He is the author of the novel Kramer vs. Kramer (1977) which created a sea change in attitudes toward child custody with the public and in the courts in the United States and internationally. Adapted for the screen by Robert Benton, it won the Academy Award for Best Picture in 1979, and starred Dustin Hoffman and Meryl Streep.
A previous Corman novel, Oh, God! (1971) was the basis for a hit movie comedy starring George Burns. His other novels include The Old Neighborhood (1980), 50 (1987), Prized Possessions (1991), The Big Hype (1992), A Perfect Divorce (2004), and The Boyfriend from Hell (2006).
In a characteristic assessment of Corman’s writing, critic Stefan Kanfer said in Time magazine about the novel, 50, “Avery Corman has a literary gift for dialogue and predicament. Sealed in a time capsule, 50 could tell future generations more about contemporary middle-aged mores than a library of sociological theses.”
Foreign language editions of Corman’s novels have been published throughout the world. He is the author of articles and essays in a wide number of publications, including The New York Times for which he has written for various sections of the newspaper. He turned his attention to writing for the stage and collaborated with the composer Cy Coleman on a musical, The Great Ostrovsky, for which Corman wrote the book and also co-wrote the lyrics with Mr. Coleman. It was produced in regional theater in Philadelphia in 2004, a project curtailed with the passing of Mr. Coleman that year.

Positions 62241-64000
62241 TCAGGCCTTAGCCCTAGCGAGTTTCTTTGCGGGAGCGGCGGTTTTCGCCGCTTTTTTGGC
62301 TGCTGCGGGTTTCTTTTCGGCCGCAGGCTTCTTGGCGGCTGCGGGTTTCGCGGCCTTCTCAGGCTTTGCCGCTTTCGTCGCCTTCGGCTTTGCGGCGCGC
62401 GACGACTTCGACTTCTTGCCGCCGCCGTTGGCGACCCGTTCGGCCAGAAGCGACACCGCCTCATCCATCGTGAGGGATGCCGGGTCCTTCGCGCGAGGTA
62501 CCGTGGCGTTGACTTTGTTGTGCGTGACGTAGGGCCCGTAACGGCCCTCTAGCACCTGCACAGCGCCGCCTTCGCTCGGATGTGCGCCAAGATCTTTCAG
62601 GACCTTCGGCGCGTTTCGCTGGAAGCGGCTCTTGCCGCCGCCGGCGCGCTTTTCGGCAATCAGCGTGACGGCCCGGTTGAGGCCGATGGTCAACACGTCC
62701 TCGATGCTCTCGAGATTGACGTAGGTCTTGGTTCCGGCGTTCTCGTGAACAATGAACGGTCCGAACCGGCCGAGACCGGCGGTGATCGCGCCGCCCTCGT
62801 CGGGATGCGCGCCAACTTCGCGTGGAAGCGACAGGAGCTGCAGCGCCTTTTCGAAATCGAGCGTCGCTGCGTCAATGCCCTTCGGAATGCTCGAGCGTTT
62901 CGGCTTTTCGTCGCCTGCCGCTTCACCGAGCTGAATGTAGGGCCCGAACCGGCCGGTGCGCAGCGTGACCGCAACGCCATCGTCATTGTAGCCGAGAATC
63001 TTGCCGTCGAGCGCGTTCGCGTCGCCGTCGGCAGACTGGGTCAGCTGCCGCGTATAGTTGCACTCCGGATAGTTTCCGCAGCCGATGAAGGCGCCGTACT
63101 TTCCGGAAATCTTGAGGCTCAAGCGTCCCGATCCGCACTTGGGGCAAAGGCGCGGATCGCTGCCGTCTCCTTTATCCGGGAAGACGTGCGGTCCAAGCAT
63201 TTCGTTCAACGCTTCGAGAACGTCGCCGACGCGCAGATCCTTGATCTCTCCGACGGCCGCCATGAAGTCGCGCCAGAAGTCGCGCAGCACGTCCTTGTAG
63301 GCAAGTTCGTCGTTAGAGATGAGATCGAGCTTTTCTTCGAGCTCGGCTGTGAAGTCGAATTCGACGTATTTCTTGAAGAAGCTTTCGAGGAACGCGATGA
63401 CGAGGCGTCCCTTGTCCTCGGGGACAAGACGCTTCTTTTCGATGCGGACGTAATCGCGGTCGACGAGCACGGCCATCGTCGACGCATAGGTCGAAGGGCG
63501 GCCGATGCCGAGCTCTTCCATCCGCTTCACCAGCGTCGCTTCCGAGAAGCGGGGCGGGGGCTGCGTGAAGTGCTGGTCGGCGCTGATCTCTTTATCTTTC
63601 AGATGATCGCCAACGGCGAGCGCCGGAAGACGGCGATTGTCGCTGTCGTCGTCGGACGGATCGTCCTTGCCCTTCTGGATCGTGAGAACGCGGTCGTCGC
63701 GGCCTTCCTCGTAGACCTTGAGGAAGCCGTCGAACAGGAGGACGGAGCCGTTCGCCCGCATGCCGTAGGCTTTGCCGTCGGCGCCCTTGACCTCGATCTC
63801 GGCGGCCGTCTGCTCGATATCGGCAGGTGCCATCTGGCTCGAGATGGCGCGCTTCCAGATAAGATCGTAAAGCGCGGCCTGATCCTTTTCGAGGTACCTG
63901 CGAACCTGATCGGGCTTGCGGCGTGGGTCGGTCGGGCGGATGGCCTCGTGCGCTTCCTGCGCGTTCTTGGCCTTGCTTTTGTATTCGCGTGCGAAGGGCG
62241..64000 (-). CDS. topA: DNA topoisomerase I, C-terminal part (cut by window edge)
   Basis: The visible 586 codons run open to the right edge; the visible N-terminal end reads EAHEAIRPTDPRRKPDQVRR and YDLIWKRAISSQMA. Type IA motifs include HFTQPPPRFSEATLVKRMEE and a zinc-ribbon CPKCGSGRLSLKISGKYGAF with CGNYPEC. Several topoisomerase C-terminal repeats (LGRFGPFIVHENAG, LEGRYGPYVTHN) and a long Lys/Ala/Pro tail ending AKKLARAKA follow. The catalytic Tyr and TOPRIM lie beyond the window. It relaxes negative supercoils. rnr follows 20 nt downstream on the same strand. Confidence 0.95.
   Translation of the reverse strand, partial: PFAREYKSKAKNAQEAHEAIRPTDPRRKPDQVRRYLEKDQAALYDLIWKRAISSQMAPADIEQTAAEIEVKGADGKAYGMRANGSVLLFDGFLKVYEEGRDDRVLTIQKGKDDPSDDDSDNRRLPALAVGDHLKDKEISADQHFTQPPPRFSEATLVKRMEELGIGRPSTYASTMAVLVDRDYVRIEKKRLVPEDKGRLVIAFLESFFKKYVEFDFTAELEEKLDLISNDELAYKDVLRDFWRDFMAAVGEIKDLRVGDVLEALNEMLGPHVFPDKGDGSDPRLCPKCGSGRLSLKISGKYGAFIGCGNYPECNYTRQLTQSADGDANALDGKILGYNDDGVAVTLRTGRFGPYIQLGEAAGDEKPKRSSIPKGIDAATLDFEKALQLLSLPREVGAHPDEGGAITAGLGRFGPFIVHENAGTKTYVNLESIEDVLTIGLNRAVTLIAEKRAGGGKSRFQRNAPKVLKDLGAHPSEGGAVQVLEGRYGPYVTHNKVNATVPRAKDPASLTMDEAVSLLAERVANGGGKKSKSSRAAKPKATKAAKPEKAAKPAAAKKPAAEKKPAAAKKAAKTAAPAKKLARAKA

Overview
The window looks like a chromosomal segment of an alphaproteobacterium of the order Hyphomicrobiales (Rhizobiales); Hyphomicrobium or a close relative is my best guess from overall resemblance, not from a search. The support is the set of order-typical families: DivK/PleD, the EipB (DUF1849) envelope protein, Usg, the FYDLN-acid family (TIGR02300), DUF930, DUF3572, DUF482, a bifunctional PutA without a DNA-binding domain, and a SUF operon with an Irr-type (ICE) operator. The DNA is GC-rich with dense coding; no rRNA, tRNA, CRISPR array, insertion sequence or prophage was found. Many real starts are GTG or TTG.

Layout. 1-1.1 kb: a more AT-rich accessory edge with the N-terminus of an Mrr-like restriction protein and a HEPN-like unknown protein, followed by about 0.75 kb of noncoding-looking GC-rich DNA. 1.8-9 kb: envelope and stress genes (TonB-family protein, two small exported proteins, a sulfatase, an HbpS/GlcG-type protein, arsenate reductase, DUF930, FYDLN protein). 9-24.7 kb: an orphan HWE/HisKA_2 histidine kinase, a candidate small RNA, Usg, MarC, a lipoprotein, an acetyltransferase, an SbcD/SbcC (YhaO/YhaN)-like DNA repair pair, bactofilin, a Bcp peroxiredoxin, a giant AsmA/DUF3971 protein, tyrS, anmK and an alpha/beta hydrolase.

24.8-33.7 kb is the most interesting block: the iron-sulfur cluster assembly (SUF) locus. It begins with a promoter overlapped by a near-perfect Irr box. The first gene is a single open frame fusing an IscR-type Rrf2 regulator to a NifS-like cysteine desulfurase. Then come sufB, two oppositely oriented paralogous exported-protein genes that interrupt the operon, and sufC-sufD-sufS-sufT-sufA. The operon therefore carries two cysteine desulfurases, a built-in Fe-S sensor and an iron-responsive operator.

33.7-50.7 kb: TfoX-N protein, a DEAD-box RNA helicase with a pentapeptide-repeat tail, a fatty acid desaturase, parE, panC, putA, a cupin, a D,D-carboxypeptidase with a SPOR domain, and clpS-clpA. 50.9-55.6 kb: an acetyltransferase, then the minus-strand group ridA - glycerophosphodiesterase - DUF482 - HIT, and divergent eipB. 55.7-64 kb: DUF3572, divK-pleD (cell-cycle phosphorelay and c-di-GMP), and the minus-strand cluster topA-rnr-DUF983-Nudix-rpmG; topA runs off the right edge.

Corman tome a 'Perfect' fit for Columbia.(Avery Corman)(A Perfect Divorce)(Columbia Pictures)(Brief Article)
Feb 16, 2005; HOLLYWOOD -- Columbia Pictures has acquired film rights to Avery Corman's latest novel, "A Perfect Divorce," for Irwin Winkler to...